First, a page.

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In response to a variety of threats to international peace and security, Japan last year carried out foreign policies characterized by top-level initiatives, according to the Foreign Ministry’s diplomatic blue book for 1999 released Friday.

The ministry’s annual report on Japan’s foreign policy and overseas activities describes Japanese diplomacy in the past year as “comprehensive and unique” in dealing with a variety of issues such as nuclear nonproliferation, missiles, new types of economic crises and preventive steps for armed conflicts.

Summarizing world events that occurred last year and foreseeing a new trend toward the 21st century, the report addresses concern that the “menace to the world is increasingly diversified.”

The number of regional conflicts is increasing and the use of force is becoming more varied, as witnessed in the rise of international terrorism, while a regional economic crisis may pose an immense threat to global peace and stability, it says.

According to the report, Japan last year actively demonstrated top-level initiatives by increasing the level of cooperation with the United States, Russia, China, South Korea and other countries in areas that include security and economics.

Citing North Korea’s missile launch last August as a “grave concern toward peace and stability in Northeast Asia,” the report says Japan’s response to the incident was immediate and made in close cooperation with South Korea and the U.S.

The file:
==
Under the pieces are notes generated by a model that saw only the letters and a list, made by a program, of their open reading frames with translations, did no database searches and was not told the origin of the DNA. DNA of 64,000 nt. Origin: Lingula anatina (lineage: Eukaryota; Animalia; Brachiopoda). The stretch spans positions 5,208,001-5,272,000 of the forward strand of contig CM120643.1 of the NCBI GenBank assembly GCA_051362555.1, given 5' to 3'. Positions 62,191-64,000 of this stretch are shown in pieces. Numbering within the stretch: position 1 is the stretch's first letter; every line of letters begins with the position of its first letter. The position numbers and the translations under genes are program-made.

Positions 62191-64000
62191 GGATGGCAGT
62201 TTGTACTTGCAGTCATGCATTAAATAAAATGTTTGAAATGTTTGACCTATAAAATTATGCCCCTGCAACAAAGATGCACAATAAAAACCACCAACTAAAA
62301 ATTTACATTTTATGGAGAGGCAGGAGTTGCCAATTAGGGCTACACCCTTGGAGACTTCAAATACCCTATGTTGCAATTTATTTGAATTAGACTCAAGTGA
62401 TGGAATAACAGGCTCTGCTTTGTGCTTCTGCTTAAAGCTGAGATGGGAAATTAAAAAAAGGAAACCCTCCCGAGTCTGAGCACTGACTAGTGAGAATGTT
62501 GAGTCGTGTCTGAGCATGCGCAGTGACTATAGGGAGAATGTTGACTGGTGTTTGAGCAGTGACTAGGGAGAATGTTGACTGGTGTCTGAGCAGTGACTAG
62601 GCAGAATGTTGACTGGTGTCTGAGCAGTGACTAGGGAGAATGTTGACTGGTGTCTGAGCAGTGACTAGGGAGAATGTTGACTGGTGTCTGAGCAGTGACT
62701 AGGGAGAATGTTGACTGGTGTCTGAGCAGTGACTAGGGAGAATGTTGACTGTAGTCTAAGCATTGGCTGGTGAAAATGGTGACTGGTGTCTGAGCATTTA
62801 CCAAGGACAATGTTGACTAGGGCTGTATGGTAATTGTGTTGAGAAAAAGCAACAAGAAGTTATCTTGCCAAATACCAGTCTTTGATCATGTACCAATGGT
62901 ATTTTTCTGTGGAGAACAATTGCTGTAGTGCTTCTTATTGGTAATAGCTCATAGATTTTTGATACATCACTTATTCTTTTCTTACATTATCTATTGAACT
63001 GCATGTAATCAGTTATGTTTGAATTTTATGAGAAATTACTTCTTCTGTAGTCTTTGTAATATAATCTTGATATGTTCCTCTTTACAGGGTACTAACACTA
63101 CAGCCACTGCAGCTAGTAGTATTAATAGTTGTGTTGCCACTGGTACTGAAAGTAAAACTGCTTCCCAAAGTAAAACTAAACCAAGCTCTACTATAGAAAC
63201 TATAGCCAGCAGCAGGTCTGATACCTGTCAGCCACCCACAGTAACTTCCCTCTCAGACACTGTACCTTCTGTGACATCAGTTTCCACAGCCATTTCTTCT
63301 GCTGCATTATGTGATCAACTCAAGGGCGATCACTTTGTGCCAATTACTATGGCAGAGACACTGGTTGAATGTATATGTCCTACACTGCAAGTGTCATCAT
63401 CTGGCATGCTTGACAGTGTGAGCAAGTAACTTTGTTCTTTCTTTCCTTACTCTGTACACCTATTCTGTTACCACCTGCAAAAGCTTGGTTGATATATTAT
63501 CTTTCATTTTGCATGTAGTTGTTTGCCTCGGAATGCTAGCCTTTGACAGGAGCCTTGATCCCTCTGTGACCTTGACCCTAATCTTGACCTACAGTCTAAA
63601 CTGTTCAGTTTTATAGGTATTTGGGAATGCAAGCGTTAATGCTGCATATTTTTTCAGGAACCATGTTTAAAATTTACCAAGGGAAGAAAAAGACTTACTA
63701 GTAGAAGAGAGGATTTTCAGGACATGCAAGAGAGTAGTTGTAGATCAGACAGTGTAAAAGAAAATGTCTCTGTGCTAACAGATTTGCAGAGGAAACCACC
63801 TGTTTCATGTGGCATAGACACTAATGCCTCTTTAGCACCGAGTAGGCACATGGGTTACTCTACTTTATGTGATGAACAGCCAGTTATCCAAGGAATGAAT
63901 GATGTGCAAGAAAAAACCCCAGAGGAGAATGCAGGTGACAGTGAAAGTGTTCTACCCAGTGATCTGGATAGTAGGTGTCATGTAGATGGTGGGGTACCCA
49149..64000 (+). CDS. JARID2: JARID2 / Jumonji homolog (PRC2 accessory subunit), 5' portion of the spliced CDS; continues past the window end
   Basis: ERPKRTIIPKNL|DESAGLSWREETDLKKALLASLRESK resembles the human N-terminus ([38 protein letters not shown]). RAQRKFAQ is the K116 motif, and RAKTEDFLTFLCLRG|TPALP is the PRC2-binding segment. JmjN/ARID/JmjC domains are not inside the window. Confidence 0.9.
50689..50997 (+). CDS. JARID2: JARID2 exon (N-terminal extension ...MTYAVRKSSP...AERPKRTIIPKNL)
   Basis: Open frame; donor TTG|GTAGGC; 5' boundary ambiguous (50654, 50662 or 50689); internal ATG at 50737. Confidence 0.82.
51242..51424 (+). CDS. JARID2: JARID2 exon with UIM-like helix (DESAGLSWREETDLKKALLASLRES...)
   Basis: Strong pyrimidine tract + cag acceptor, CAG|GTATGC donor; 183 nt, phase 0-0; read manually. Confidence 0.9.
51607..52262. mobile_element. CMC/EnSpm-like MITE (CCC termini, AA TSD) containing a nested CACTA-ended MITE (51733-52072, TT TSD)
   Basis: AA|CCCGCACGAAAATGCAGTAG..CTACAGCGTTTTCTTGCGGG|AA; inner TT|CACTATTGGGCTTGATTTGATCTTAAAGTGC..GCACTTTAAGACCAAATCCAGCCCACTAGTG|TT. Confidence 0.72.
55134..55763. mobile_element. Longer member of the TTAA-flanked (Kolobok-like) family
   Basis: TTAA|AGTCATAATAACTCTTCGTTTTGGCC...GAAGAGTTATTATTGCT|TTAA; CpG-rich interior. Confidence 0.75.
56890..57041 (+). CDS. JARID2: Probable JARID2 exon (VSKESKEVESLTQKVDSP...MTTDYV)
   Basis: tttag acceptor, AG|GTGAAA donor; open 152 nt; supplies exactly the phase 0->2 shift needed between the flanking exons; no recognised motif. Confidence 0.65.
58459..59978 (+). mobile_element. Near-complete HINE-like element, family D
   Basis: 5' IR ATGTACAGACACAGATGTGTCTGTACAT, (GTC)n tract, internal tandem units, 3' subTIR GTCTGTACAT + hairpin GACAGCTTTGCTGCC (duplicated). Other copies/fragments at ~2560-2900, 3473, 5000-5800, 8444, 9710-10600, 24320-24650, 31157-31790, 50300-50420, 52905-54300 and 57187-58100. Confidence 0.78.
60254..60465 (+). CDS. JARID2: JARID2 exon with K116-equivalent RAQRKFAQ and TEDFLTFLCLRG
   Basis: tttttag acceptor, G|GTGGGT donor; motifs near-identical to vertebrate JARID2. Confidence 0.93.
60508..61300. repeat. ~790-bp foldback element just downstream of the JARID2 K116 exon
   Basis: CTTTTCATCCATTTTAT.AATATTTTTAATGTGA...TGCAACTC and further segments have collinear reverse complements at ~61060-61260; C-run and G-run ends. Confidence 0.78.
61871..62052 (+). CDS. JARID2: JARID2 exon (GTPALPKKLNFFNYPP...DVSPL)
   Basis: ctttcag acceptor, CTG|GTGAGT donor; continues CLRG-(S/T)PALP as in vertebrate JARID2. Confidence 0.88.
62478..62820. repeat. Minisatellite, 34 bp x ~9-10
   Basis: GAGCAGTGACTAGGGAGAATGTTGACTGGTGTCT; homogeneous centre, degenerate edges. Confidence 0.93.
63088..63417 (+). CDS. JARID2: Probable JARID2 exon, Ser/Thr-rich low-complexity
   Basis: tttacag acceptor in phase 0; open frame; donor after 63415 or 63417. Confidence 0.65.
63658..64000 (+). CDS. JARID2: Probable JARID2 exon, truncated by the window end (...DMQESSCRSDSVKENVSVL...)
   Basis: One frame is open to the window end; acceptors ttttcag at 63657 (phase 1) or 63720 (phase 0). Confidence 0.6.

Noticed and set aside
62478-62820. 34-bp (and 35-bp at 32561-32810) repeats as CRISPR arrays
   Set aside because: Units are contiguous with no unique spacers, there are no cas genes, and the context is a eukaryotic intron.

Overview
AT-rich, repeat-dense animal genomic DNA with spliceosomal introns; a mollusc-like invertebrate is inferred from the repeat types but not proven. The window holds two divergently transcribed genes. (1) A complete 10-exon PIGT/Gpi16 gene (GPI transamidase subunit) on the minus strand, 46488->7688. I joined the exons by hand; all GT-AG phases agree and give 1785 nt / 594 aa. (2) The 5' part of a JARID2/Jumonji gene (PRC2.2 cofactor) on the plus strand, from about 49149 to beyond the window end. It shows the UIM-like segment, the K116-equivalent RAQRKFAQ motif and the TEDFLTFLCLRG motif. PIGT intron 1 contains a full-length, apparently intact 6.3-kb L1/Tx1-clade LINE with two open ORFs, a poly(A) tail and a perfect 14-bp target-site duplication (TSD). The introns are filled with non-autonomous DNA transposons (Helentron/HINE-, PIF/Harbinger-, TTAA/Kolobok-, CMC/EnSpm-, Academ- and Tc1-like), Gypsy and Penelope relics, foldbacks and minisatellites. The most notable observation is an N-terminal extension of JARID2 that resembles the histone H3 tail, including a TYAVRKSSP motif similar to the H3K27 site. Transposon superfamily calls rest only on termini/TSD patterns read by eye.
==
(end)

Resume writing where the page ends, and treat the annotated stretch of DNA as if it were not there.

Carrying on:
Following Pyongyang’s missile launch, Tokyo promptly suspended talks for normalizing bilateral relations with the country and cooperation with the Korean Peninsula Energy Development Organization. Japan also asked the U.N. Security Council to issue a statement condemning the North.

On nuclear tests conducted by India in May and subsequent tests by Pakistan, Japan promptly condemned these moves as a “bold challenge toward the international regime of nuclear nonproliferation” and suspended further grants-in-aid and yen-denominated loans to the two countries, the report says.

At the U.N., Japan proposed that the Security Council adopt a series of resolutions and statements urging India and Pakistan to promptly sign the Comprehensive Test Ban Treaty, it says.

The report underlines three elements at the core of Japanese foreign policy: maintaining security ties with the U.S., increasing the nation’s defense capacity and making diplomatic efforts to resolve international conflicts.

On updated Japan-U.S. defense guidelines, bills for which are currently under Diet scrutiny, the report says “it is essential to secure the feasibility of the guidelines.”

Regarding Japan’s defense capacity, further cooperation with the U.S. in the areas of technology and equipment is needed, the report says. It also addresses Japan’s concern over a variety of issues centering on U.S. bases in Okinawa.

The report also highlights the Asian economic crisis, which started in 1997 with Thailand’s financial collapse and spread to other Asian economies, as a new type of threat to stability in the Asia-Pacific region and beyond.

The report says Japan demonstrated a strong aid initiative to promote the recovery of crisis-hit economies, as highlighted in the so-called Miyazawa Plan, a $30 billion aid package to resuscitate troubled Asian nations named after Foreign Minister Kiichi Miyazawa.

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